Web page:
Hi, I'm Colin Phillips.

Most often you'll find me after hours digging endlessly over my latest obsession.
I'm a learning junkie in the sense that I want to consume as much as I can about something that has caught my interest until I rinse and repeat with the next addiction.

I most certainly get this from my father.

In 2019, outside of work this has been fitness and nutrition - having lost just shy of thirty pounds since January.
In the past this has been my saltwater fish tank, crypto, prosumer home-networking, smart home automations, wristwatches, PC building, cameras, home theater, scotch/whiskey and modifying cars.

From a professional perspective, I've been wrapping my head around maintaining and refactoring legacy code bases, design patterns, scalable application architecture, raw speed, scrum and agile project management, team building, cultivating cross-team relationships, mentoring and management as a hands-on tech resource.

From a stack standpoint, I'm focused on .NET / dotnetcore, SQL / optimizations and both monoliths as well as microservices.

In my company the past few years I've been in a management-oriented architectural role, transitioning us to a modern stack and mindset after some critical stabilization and speed enhancements through refactoring, restructuring and re-imagining an older codebase with legacy dependencies.

I work closely with the vision of our CEO and marketing team being both responsive to and influencing strategy while driving technical leadership.
I've become appreciative of the opportunity to being both hands-on as a technical resource while also working largely on business.

Having held a few positions maintaining and upgrading dated code with dozens of collaborators, I was able to newly apply proven modern design patterns, architecture and technology.
This was adapted while training up junior resources on code quality expectations that were repeatable by any member of the team.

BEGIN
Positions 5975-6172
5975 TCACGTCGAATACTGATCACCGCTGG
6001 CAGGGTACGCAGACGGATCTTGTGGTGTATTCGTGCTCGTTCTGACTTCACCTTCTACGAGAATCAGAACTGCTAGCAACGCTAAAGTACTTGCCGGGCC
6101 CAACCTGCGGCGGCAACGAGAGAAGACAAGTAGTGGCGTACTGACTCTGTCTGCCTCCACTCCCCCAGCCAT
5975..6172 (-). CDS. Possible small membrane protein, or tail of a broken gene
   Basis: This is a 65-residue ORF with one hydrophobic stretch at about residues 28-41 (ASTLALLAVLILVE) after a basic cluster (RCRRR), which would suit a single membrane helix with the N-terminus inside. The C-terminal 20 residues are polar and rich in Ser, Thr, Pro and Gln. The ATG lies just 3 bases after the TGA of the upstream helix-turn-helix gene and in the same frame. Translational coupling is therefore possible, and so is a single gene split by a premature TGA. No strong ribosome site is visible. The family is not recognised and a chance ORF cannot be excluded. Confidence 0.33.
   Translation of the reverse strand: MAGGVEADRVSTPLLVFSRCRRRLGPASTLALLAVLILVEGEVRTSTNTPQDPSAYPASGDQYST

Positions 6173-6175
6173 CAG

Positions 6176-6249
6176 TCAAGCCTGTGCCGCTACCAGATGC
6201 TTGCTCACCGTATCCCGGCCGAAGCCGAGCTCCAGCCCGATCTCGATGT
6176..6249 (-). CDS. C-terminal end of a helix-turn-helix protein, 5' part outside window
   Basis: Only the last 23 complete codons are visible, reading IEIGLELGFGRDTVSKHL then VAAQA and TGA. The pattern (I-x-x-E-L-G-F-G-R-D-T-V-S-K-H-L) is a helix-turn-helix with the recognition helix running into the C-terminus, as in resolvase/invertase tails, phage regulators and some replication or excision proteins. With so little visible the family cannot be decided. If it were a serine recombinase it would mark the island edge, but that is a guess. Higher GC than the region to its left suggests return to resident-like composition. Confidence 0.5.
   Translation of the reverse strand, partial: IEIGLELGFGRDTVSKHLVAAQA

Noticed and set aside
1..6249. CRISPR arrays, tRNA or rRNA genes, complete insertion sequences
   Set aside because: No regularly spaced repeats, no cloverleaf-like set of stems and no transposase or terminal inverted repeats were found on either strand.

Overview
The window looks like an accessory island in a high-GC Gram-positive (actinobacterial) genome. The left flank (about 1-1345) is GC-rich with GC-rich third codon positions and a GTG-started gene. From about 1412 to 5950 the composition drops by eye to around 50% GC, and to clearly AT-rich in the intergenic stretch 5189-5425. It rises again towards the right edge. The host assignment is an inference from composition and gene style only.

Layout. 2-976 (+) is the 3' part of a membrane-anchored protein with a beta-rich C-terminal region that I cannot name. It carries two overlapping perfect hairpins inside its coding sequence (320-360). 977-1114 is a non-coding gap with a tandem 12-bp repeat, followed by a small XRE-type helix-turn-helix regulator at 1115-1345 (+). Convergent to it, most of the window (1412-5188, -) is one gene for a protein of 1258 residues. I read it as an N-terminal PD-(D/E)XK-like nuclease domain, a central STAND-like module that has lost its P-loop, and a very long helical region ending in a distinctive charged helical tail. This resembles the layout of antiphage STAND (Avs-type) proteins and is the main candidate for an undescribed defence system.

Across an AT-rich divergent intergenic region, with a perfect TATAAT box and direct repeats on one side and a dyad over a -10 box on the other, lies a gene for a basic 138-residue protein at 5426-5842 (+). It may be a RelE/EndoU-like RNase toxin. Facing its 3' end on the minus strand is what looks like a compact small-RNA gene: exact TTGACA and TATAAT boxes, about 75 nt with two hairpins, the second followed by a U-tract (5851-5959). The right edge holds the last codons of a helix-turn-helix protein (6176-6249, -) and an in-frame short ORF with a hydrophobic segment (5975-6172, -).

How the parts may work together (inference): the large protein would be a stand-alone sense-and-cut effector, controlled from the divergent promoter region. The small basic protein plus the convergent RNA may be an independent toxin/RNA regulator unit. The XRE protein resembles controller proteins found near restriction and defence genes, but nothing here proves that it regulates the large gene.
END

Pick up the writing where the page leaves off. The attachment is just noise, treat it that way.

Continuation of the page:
A code review - after all, is not an intended measurement of capability (mis-hire) but instead an opportunity to provide insight via language, framework or product knowledge on approach with minor suggestions on technique that overall benefits both parties.

Very soon thereafter we were able to provide stakeholders with measureable results that were found to be quite repeatable and a process was born; we were able to push the boundaries of archaic foundations on a modern stack that left our customers without delay of purchase and conversion rates reflected our efforts.

I was lucky enough to become responsible for our next-generation roadmap that saw several iterations and soon will come to life!

I picked up an interest in reading technical books sometime in 2015 after not appreciating them several years prior back in college.
Here is a list of books I've gone through and would recommend starting with the most recent I've read:

Most often, I end up creating something to familiarize myself with a new technology after-hours so it is much easier to see its benefit on the job.
For work I had quickly spun up a highly available API to serve data from a SQL database and cache in Redis that could handle high volume on a well known online marketplace.
This had given me the opportunity to learn net core 1.x which I loved.
To learn net core 2.0, I built a resume site that encompasses an updateable stack via a boostrap theme.
Some things picked up from this project, find more details under Built With section at the link above.

  • EntitiyFrameworkCore and Migrations against a SQLite database
  • MVC Scaffolding
  • IdentityUser
Recently I've built a few public applications that filled a need.
To elliminate a personal need, I built a highly-available robust notification engine that I use daily build in 2.2.
This gave a chance for using some more features of core MVC and new libraries:
  • Running EntityFrameworkCore against a MySql database on Ubuntu
  • Utilizing Hangfire for recurring and scheduled jobs including their lifecycle
  • Client Secrets
  • Action Filters
  • Background Service with DbContext access via DI
  • Roles and Authorization Handlers
The architecture is very transferable to a large multitude of business needs. Sign up to check progress!